The USDOJ also fails to simply admit that ANY population, which has a majority of the registered voters in an area, is more than capable of electing candidates of choice.  They want to avoid this discussion because it calls in to question the validity of Section 5 of the Voting Rights Act.

The USDOJ even has the audacity to point out that the 2011 City elections had a majority of black voters, who coincidentally elected the first majority black city council.  Certainly we can celebrate the latter, but that has been possible for about two decades in Kinston.  And what electoral process change occurred from 2009 to 2011 to allow that to happen? None.  The people voted to make that happen.

The USDOJ should have listened to the WILL OF THE PEOPLE when two-thirds of our community voted to have nonpartisan elections in the first place.  If that had been the case, then the 2011 city elections would’ve been nonpartisan.  Meaning the city taxpayers would’ve saved roughly $20,000 in primary election costs.

The current litigation LaRoque, et. al. versus Holder doesn’t just challenge the USDOJ’s decision in Kinston’s nonpartisan case, it actually challenges the fact that we still have to be pre-cleared at all. By USDOJ’s own admission, Kinston has proven that the black population can elect “candidates of choice.”

The USDOJ will use their new-found approval as an argument for the courts to dismiss that same litigation. However, the challenge should actually receive a boost in it’s argument since the USDOJ has flip-flopped based on their interpretation of “information that is now available.”  They simply have built a house of cards to appease politicos and not Lady Justice.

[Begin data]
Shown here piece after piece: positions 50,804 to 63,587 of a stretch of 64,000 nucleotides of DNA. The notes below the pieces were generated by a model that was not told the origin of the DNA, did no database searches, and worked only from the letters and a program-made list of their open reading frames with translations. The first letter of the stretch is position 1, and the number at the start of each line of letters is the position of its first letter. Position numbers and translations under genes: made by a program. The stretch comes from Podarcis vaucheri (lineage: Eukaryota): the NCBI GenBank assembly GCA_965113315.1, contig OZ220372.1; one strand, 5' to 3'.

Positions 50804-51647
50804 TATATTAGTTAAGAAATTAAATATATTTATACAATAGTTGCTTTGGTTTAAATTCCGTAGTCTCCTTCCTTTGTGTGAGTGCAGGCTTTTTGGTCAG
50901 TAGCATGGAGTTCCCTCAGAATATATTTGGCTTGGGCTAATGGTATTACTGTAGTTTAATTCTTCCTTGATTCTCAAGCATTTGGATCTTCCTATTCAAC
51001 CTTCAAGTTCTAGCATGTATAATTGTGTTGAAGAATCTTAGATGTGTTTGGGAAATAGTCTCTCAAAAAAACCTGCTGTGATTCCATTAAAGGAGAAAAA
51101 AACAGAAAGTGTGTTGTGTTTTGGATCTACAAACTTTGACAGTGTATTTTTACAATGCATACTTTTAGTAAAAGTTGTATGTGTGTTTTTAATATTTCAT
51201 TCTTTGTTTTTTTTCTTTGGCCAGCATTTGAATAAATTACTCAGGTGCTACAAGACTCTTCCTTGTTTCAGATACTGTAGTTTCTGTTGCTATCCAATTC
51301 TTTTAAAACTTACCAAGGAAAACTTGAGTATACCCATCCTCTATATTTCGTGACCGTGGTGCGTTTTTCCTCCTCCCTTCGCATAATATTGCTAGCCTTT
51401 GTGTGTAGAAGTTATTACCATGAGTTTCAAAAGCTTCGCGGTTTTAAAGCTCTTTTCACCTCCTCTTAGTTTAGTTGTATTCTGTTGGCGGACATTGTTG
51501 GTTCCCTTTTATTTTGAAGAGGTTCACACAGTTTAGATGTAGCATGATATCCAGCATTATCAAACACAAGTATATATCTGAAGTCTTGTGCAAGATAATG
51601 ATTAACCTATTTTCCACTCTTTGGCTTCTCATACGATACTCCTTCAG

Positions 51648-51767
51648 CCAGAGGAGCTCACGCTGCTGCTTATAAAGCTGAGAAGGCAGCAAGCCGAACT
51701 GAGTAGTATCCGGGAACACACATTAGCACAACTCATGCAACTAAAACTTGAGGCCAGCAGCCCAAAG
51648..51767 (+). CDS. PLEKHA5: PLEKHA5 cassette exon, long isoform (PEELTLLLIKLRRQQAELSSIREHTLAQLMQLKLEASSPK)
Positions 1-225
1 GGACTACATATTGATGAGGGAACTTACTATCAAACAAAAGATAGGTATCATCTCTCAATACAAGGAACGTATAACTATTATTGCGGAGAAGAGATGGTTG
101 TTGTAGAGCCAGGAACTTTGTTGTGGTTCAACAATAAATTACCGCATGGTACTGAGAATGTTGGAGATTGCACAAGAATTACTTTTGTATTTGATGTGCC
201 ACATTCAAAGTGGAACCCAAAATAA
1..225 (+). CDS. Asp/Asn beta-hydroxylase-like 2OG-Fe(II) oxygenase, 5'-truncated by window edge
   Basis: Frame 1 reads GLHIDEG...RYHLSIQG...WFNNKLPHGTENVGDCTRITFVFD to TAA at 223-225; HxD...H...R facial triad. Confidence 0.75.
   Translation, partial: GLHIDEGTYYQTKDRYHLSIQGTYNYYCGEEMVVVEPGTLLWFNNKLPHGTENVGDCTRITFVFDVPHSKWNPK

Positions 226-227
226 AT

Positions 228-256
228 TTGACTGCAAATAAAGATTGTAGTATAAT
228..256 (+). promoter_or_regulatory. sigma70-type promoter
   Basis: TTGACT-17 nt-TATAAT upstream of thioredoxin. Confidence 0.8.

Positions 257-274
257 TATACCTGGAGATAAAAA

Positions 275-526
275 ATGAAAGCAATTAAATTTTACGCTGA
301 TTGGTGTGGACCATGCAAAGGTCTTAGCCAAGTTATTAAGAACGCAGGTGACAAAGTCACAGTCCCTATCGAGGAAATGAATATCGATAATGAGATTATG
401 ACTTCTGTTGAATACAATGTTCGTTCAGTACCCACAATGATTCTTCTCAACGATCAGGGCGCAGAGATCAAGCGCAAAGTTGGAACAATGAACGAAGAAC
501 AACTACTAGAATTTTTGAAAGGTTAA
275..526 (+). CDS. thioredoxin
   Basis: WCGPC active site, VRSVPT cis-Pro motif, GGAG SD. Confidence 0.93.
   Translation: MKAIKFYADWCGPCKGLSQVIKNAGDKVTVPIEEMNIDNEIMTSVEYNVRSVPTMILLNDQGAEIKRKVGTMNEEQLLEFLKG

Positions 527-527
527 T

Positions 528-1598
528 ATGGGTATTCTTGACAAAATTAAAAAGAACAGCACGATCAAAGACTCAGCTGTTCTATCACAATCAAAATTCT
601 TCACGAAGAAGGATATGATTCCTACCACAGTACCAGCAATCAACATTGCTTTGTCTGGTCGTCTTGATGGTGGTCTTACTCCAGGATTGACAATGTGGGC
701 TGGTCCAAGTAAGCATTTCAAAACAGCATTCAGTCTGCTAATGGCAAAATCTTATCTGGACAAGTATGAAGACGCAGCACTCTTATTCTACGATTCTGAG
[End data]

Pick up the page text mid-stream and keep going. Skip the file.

This certainly strengthens John Nix’s argument that he, as an unaffiliated candidate, is discriminated against by the very law (Section 5 of the Voting Rights Act) that is meant to protect minorities.  And, USDOJ has probably done more to ensure this should go to the Supreme Court than they have in trying to undo this mess that they created.

There was no “shift in electoral pattern” from 2009 to 2011 as cited by USDOJ as a reason to flip-flop on their decision.  This is pure politics by the Obama and Holder administrations to attempt avoiding the constitutionality challenge of the pre-clearance process altogether.

For more background on this issue, visit: https://bjmurphy.org/mayor-murphy-responds-to-usdoj-letter-regarding-nonpartisan-elections/

InFocus with Martha Bishop – 2/7/2012

Martha and I discuss the Monday, February 6th Kinston City Council meeting.  Some topics include:
Urban Redevelopment Plan
Award for Pastor Robert Brown
Boy Scout recognition
CSS Neuse II fundraiser
American Idol contestant Ashlee Altise
Ballistic Vest Grant
Black & Veatch settlement of $500,000
City auditor contract
City board vacancies
Nonpartisan elections and USDOJ



KFP: Feds rethink stance on Kinston voting

by Justin Hill
Kinston Free Press

Five weeks after a federal judge rejected a constitutional challenge presented by local advocates of a nonpartisan voting system in Kinston, the U.S. Department of Justice has softened the hard-line opposition that has kept the issue in federal court for more than a year.

In a letter received by city officials this week, U.S. Assistant Attorney General Thomas Perez wrote, “It appears that there may ‘have been a substantial change in operative fact’ such that it is appropriate to reconsider the … objection concerning the City of Kinston.”

The Justice Department in 2009 halted an effort by the city to change its current partisan voting system, where candidates are identified by party labels. As part of its review of election changes required under Section 5 of the Voting Rights Act, the Justice Department maintained that a nonpartisan system would limit the ability of black voters to elect “candidates of choice.”